# Thread: Dot product and cross product

1. ## Dot product and cross product

Given vectors $\displaystyle a,b\in \mathbb{R}^{3}$ and that $\displaystyle a\cdot c = b\cdot c$ and $\displaystyle a \times c = b\times c$ for some nonzero vector $\displaystyle c$, prove that $\displaystyle a=b$.

So I showed that if $\displaystyle a = 0$ then $\displaystyle b=0$, so now I assume $\displaystyle a,b$ are nonzero vectors. So $\displaystyle |a||c|\cos\theta = |b||c|\cos\phi$ and $\displaystyle |a||c|\sin\theta = |b||c|\sin\phi$ (where $\displaystyle \theta$ is the angle between $\displaystyle a$ and $\displaystyle c$ and $\displaystyle \phi$ is the angle between $\displaystyle b$ and $\displaystyle c$) and since all three vectors are nonzero, I can solve for one of the magnitudes and show that $\displaystyle |a| = |b|$ and then from there I get $\displaystyle cos\theta = \cos\phi$. Now, can I assume that the angles must be in the range of $\displaystyle 0\le \theta , \phi \le \pi$ and therefore that $\displaystyle \theta = \phi$. If that conclusion can be made, is it sufficient to show that if two vectors have the same magnitude and that the angles between them and the vector $\displaystyle c$ are the same, then they are the same vector? If not, how would I go about proving this? Thanks.

2. If that conclusion can be made, is it sufficient to show that if two vectors have the same magnitude and that the angles between them and the vector are the same, then they are the same vector?
I don't think so. You have to use more information about the cross product than just the magnitudes. Counterexample to this claim:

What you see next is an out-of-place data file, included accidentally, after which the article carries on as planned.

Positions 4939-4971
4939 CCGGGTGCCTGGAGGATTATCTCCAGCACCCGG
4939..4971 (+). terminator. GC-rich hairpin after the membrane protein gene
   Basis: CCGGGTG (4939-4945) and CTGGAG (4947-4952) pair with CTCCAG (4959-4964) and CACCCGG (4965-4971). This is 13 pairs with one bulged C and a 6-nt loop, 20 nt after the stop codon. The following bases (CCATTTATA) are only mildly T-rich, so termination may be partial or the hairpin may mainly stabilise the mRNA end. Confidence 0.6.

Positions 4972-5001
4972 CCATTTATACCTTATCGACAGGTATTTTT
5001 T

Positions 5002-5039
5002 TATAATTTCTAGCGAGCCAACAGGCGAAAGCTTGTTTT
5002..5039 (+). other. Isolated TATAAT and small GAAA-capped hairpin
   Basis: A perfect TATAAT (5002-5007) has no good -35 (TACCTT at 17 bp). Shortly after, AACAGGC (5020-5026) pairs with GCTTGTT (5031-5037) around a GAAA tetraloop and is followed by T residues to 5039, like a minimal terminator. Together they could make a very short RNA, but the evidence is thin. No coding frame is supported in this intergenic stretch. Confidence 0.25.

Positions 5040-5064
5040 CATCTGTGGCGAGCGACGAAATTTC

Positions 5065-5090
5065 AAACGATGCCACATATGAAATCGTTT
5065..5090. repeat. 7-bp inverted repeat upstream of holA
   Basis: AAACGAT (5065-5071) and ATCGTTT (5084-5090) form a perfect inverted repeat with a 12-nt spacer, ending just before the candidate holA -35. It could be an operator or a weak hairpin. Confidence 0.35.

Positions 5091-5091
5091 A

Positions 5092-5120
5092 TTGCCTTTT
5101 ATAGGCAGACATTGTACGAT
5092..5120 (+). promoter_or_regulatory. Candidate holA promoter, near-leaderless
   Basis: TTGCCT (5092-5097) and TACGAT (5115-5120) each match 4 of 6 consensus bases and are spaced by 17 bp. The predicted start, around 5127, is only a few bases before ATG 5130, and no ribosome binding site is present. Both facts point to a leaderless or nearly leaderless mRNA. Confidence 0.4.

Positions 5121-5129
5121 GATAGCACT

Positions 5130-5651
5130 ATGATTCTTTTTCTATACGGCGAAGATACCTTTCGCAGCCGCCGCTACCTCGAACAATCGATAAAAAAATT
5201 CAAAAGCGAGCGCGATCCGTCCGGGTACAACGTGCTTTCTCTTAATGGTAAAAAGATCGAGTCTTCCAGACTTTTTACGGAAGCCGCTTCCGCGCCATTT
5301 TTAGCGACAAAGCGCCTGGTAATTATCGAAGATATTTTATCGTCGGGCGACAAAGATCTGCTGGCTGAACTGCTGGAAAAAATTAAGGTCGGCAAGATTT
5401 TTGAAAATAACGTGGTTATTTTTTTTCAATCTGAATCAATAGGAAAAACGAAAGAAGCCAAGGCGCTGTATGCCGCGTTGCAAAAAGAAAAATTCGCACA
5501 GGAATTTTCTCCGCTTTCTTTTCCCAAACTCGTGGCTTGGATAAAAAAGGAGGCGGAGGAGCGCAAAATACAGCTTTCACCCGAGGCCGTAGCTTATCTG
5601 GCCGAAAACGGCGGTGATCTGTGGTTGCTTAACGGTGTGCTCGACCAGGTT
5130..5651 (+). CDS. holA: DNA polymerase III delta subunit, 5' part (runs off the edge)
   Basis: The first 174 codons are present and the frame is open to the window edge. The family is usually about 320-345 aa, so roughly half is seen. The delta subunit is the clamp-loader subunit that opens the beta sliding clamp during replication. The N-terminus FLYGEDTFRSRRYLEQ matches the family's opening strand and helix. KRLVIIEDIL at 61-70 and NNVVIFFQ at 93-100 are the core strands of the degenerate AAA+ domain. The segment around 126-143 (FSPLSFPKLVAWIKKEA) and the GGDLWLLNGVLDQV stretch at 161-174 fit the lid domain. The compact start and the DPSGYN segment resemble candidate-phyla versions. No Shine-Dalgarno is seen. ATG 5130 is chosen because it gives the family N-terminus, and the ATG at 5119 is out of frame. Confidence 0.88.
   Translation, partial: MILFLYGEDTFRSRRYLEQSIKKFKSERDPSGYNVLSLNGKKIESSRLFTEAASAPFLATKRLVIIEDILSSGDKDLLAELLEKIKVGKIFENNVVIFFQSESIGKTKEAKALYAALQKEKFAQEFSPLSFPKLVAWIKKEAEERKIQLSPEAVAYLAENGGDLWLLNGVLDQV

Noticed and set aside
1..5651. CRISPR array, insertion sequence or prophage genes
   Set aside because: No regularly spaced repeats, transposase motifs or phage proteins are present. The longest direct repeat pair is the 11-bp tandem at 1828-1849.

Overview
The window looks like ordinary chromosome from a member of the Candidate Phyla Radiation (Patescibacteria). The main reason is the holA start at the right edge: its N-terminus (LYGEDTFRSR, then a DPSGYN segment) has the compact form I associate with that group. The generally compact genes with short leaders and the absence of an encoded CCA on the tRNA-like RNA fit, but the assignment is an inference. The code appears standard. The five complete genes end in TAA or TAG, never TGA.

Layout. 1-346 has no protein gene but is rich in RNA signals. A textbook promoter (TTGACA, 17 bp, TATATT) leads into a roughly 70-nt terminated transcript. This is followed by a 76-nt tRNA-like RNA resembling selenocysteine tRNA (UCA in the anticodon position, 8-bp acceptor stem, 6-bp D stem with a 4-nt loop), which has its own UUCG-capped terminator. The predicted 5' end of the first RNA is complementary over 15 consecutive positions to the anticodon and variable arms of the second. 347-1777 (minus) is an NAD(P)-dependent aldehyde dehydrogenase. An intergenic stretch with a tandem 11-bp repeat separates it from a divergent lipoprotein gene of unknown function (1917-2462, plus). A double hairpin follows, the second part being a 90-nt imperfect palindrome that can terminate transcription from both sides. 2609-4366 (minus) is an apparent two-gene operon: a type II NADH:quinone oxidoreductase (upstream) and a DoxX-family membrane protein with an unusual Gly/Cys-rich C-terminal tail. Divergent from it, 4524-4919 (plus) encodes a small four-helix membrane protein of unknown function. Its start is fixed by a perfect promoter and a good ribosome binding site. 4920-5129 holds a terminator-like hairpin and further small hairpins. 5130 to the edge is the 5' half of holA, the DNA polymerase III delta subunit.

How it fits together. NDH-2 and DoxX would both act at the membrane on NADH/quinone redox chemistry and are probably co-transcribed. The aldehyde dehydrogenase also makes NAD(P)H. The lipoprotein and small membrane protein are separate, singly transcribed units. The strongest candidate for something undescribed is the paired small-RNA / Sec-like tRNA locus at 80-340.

$\displaystyle a=\hat{x}, b=\hat{y}, c=\hat{z}.$

The dot products are all zero because of orthogonality. The magnitudes are all the same, and the angle between a and c is the same as between b and c: 90 degrees. But a is not equal to b.

You have to use all the hypotheses: the dot products are equal, the vector products are all equal (and not just the magnitudes, but the directions of the vector products are equal!), and you have to use the fact that c is nonzero.

I would probably go long here, and starting writing out equations component-wise, and see where I get.

3. Originally Posted by Pinkk
Given vectors $\displaystyle a,b\in \mathbb{R}^{3}$ and that $\displaystyle a\cdot c = b\cdot c$ and $\displaystyle a \times c = b\times c$ for some nonzero vector $\displaystyle c$, prove that $\displaystyle a=b$.
Using a well known identity, $\displaystyle c \times \left( {a \times c} \right) = \left( {c \cdot c} \right)a - \left( {c \cdot a} \right)c\;\;\& \;\; c \times \left( {b \times c} \right) = \left( {c \cdot c} \right)b - \left( {c \cdot b} \right)c$

From which we get $\displaystyle \left( {c \cdot c} \right)a - \left( {c \cdot c} \right)b = 0\; \Rightarrow \;a = b$